Releasing RQGIS 0.2.0

Today we are happy to announce a new version of RQGIS! RQGIS establishes an interface between R and QGIS, i.e. it allows the user to access the more than 1000 QGIS geoalgorithms from within R. The most important news is that you can run again the most recent QGIS releases (>=2.18.2) with RQGIS without having to modify Python source code. This modification became necessary due to a bug introduced in QGIS 2.16 (see here).


This release also fixes several bugs which we detected thanks to user feedback. Please refer to the release news for more detailed information.

Before running RQGIS, you need to install third-party software. To guide you through the installation process of QGIS, GRASS and SAGA on various platforms, we wrote a package vignette. To install RQGIS and to access the vignette, please run:

vignette("install_guide", package = "RQGIS")

For more information on RQGIS and examples how to use RQGIS, please refer to its github page and my blog.

Spring school on Statistical analysis of hyperspectral and high-dimensional remote-sensing data


We are happy to announce the MSCJ-LIFE spring school on Statistical analysis of hyperspectral and high-dimensional remote-sensing data. The spring school will take place in Jena (Germany) at the GIScience department of the Friedrich-Schiller University on March 13-17 2017. We invite participants from a wide range of disciplines interested in high-dimensional (geo-)data manipulation, viszualization and analysis mainly using R. International experts will provide a mixture of theory and hands-on sessions. Here you can find more information about the training school as well as the program. The deadline for applicants is January 31st 2017 (late applications accepted if places remain). Please apply through this link. We would be grateful if you distributed this information to all people potentially interested in this spring school, and are looking forward to welcoming you in Jena this spring!

RQGIS 0.1.0 release

We proudly announce the release of RQGIS! RQGIS establishes an interface between R and QGIS, i.e. it allows the user to access the more than 1000 QGIS geoalgorithms from within R. To install it, run:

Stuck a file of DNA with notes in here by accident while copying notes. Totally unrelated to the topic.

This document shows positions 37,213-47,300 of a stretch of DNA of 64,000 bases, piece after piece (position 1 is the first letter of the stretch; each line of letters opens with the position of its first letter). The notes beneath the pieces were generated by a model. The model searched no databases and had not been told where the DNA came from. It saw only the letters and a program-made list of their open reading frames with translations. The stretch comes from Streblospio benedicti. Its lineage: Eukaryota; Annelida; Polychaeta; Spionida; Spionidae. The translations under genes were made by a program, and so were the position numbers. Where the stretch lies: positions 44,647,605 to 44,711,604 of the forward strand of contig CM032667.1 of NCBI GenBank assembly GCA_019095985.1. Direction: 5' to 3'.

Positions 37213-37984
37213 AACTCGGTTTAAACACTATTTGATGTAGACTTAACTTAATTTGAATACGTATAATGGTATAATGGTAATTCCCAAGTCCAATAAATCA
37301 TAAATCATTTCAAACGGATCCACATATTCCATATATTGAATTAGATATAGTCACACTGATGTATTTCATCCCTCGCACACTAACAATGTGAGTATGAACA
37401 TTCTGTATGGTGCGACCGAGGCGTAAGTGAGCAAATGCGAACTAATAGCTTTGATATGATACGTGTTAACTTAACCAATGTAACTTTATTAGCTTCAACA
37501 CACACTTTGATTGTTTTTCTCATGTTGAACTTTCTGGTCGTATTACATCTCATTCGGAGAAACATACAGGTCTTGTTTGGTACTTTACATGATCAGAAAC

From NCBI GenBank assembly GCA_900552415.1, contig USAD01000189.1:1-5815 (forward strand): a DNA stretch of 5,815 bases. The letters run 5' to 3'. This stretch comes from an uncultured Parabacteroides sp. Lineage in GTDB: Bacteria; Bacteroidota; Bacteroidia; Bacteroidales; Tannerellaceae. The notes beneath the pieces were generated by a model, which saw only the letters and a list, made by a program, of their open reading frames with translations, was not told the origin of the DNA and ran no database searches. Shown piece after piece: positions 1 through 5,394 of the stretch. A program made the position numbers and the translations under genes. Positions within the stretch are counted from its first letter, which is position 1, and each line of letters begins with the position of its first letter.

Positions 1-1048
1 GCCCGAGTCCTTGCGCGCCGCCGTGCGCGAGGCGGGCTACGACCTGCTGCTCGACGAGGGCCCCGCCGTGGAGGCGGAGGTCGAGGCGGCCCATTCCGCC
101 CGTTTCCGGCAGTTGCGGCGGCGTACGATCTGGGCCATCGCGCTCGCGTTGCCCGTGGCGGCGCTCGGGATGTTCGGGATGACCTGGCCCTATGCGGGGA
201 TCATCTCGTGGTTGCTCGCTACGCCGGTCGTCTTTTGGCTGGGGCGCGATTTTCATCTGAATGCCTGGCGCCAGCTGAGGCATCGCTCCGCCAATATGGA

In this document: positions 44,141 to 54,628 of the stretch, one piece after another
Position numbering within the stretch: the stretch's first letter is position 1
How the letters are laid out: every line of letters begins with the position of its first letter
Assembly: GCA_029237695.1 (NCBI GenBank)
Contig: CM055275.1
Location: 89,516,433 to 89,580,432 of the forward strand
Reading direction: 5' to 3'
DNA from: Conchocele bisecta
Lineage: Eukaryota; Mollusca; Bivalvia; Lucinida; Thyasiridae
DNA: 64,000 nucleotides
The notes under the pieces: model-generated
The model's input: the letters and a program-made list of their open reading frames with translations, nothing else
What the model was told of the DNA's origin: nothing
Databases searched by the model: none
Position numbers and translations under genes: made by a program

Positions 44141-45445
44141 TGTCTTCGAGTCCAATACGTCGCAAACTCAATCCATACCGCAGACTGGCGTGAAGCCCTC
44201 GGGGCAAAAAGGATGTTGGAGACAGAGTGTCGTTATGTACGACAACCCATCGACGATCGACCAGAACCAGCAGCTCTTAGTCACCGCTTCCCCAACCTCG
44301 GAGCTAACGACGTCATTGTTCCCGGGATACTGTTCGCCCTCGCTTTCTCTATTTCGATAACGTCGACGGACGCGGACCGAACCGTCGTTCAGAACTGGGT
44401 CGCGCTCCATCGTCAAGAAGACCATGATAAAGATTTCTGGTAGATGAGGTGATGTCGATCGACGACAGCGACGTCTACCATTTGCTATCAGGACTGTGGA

Naturally, you need to install other software (such as QGIS) to run RQGIS properly. Therefore, we wrote a package vignette, which guides you through the installation process of QGIS, GRASS and SAGA on various platforms. To access it, run:

vignette("install_guide", package = "RQGIS")

How to use RQGIS

To introduce RQGIS, we will demonstrate how to calculate the SAGA topographic wetness index. The first step is the creation of a QGIS environment. This is a list containing the paths RQGIS needs to access QGIS. Luckily for us, set_env does this for us. We merely need to specify the root path to the QGIS installation. This is most likely something like C:/OSGeo4W~1 on Windows, /usr on Linux and /usr/local/Cellar on a Mac. If we do not specify a path to the QGIS root folder, set_env tries to figure it out. This, however, might be time-consuming depending on the size of the drives to search.

env <- set_env()

Secondly, we need to find out the name of the function in QGIS which calculates the wetness index:

find_algorithms("wetness index", name_only = TRUE, qgis_env = env)
## [1] "taudem:topographicwetnessindex"  "saga:sagawetnessindex"          
## [3] "saga:topographicwetnessindextwi" ""

There are three algorithms containing the words wetness and index in their short description. Here, we choose saga:sagawetnessindex. To retrieve the corresponding function arguments, we use get_args_man. By setting option to TRUE, we indicate that we would like to use the default values, if available:

args <- get_args_man(alg = "saga:sagawetnessindex", 
                     options = TRUE,
                     qgis_env = env)